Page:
The West has killed more girls than the Taliban have. The West has denied more girls an education via their missiles than the Taliban has by their bullets. The West has done more against education around the world than extremists could ever dream of. So, please, spare us the self-righteous and self-congratulatory message that is nothing more than propaganda that tells us that the West drops bombs to save girls like Malala. (Media Diversified: Malala Yousafzai and the White Saviour Complex)
Baig argues that for the West to stand by Malala’s cause is deeply hypocritical of them, and is purely a validation of their use of military force against the Taliban. Of course, Malala originally stepped into the public eye to criticise the Taliban, but as a group that have already caused an increase in Islamophobia worldwide due to their acts of terrorism, all voices that speak out against them become grouped together. The fact is that in the West, the word ‘Islam’ and the word ‘terrorist’ have become synonymous, and when Malala is seen supporting supposedly Western ideals, her story becomes lost under the sea of voices calling for further military action in the Middle East to put an end to extremism. The education of children globally is not as interesting to the media as a brown girl showing how ‘violent’ her culture and religion is.
On the other hand, Mariam Sabih posted her own article as a response to that of Baig, suggesting that he had “failed to understand the universality of Malala’s message”:
Those who want to paint Malala as an easily influenced “tool” and not as a strong young Muslim woman driving an inspirational campaign have failed to really listen to her message. They failed to know who Malala is and to know the message she has always stood for. We face a grave danger to our own advancement as a society if we label brave female activists who use an international platform as ‘tools’ or ‘traitors’ hurling an attack on the native man’s honour. (Media Diversified: Silencing Malala Yousafzai and ‘the Brown Man’s Honor Complex’)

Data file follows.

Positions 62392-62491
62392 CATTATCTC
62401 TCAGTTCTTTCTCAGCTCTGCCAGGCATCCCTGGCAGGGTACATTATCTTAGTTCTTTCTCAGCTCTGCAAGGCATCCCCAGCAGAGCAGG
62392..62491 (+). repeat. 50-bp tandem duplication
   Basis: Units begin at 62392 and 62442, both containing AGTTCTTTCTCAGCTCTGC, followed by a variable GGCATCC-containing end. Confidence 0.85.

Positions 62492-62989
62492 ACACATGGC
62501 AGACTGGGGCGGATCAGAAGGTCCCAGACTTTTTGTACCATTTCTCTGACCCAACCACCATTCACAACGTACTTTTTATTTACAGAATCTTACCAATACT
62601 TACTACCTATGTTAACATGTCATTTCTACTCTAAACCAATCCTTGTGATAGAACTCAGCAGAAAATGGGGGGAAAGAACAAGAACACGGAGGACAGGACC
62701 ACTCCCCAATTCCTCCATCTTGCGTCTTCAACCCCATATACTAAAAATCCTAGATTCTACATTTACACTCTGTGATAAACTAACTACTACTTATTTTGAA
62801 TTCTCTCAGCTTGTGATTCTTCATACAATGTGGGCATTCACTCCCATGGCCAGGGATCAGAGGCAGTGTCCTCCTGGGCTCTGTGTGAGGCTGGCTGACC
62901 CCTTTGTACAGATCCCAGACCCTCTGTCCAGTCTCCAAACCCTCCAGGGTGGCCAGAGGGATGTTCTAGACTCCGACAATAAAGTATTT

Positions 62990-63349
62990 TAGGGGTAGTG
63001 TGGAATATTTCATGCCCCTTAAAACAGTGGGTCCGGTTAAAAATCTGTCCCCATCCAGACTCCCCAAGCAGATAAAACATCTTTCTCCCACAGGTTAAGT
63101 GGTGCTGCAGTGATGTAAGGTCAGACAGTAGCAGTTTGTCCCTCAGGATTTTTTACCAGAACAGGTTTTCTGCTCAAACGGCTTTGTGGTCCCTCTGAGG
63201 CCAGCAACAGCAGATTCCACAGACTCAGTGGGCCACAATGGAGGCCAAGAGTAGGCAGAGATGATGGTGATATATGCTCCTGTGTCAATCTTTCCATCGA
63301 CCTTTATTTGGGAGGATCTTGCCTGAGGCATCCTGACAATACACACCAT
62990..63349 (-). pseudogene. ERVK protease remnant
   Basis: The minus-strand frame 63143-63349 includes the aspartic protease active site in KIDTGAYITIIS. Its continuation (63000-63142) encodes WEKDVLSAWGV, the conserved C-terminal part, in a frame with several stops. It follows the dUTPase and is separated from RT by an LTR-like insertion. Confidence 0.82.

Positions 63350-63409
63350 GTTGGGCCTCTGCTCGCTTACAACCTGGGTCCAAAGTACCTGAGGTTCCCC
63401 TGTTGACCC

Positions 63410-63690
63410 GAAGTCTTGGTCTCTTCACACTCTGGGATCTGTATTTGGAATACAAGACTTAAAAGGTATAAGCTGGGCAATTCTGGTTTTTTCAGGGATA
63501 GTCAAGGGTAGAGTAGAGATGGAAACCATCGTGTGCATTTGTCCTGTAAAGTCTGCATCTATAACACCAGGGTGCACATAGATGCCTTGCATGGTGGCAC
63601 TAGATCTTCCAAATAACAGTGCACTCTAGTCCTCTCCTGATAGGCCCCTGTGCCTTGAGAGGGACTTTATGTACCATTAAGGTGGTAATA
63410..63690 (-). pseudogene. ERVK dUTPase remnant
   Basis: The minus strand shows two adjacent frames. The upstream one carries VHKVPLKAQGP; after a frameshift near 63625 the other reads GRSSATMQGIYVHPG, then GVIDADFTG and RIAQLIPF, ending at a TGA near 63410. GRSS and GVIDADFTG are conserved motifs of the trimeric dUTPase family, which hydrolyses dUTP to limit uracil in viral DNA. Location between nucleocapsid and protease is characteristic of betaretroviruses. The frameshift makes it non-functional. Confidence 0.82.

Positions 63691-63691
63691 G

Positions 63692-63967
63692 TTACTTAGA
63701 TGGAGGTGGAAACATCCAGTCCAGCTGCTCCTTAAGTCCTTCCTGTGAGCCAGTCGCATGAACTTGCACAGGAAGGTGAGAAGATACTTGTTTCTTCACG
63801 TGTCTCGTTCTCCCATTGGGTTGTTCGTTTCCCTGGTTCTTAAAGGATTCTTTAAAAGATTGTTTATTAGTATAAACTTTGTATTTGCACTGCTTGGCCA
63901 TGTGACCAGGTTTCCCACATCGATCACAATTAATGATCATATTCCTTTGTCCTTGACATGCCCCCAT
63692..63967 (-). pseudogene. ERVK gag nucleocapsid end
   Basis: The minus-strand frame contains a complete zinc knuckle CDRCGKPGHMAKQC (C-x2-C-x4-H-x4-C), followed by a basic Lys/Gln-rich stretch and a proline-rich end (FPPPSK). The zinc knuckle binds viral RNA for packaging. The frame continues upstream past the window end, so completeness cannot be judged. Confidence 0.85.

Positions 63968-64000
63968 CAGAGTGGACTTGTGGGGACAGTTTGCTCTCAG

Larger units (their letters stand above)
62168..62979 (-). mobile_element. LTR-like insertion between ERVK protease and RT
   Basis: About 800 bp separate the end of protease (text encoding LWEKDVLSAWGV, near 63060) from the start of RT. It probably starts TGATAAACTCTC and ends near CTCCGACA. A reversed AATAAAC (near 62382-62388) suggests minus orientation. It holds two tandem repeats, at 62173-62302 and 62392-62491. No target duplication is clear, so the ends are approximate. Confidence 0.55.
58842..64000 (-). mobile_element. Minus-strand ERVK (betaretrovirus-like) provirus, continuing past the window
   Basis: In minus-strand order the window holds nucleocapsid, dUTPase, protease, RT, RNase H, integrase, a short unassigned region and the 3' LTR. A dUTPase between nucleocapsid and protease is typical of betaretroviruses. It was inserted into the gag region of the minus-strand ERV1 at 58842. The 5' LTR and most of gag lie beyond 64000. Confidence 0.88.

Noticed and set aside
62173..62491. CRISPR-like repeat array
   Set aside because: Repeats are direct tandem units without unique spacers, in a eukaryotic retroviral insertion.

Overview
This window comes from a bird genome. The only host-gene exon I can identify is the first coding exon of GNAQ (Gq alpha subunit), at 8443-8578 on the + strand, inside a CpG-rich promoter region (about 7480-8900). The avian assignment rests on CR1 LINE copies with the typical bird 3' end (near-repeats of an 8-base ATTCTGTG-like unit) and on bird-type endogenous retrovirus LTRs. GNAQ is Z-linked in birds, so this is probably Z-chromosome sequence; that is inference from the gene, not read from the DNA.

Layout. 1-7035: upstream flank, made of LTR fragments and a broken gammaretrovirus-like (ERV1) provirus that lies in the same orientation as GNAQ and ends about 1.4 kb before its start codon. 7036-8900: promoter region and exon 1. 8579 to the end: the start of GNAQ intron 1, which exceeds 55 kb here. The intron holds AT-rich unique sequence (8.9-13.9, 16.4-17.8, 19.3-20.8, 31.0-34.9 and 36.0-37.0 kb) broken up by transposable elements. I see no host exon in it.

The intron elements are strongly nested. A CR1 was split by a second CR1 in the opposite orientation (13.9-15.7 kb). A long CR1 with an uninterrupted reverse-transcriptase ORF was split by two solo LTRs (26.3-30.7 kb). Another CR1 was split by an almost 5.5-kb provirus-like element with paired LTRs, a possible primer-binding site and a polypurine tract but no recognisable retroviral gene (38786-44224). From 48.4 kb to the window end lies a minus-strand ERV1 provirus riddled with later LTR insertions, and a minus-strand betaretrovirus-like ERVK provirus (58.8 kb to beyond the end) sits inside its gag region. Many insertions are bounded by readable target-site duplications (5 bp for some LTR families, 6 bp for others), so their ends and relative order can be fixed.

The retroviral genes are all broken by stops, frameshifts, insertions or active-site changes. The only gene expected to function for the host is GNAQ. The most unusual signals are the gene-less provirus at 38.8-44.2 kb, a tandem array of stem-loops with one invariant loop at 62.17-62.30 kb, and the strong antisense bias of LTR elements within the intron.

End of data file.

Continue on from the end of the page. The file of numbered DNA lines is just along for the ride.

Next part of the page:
Is suggesting that Malala’s voice is being silenced or twisted simply a further reinforcement of a racist, sexist narrative that perpetuates the stereotype of the ‘oppressed brown woman’? Or is this criticism legitimate in the struggle to have women’s voices heard? Following criticisms that she had become a ‘puppet of the West’ by some conservative Pakistanis, Malala herself was forced to comment on her sense of national identity: “My father says that education is neither ‘Eastern’ nor ‘Western.’ Education is education: it’s the right of everyone,” (International Business Times: Malala Yousafzai: Backlash Intensifies, Is Pakistani Girl A ‘Western Puppet’ And ‘Global Brand’?) Once again, she brings the focus back to her original cause, Education, while denying that standing up for the rights of the voiceless could in anyway mean she is disloyal to her home nation. Just as I believe that as a Westerner I have no right to say how women in the East ‘should’ live, I firmly believe that I have no right to say how Malala should conduct herself or who she should be seen to be affiliated with. Malala says herself that she does not act in the interest of the West, and I have no doubt that on a conscious, deliberate level, this is the truth. However Malala’s very existence of within the framework of our society leaves her open to the assignment of a multitude of Western narratives, whether or not that was her intention. The question becomes whether the presence of the West in Malala’s life is a help or a hindrance in allowing her voice to be heard and the rights of children worldwide improved.
Image via British Muslim Magazine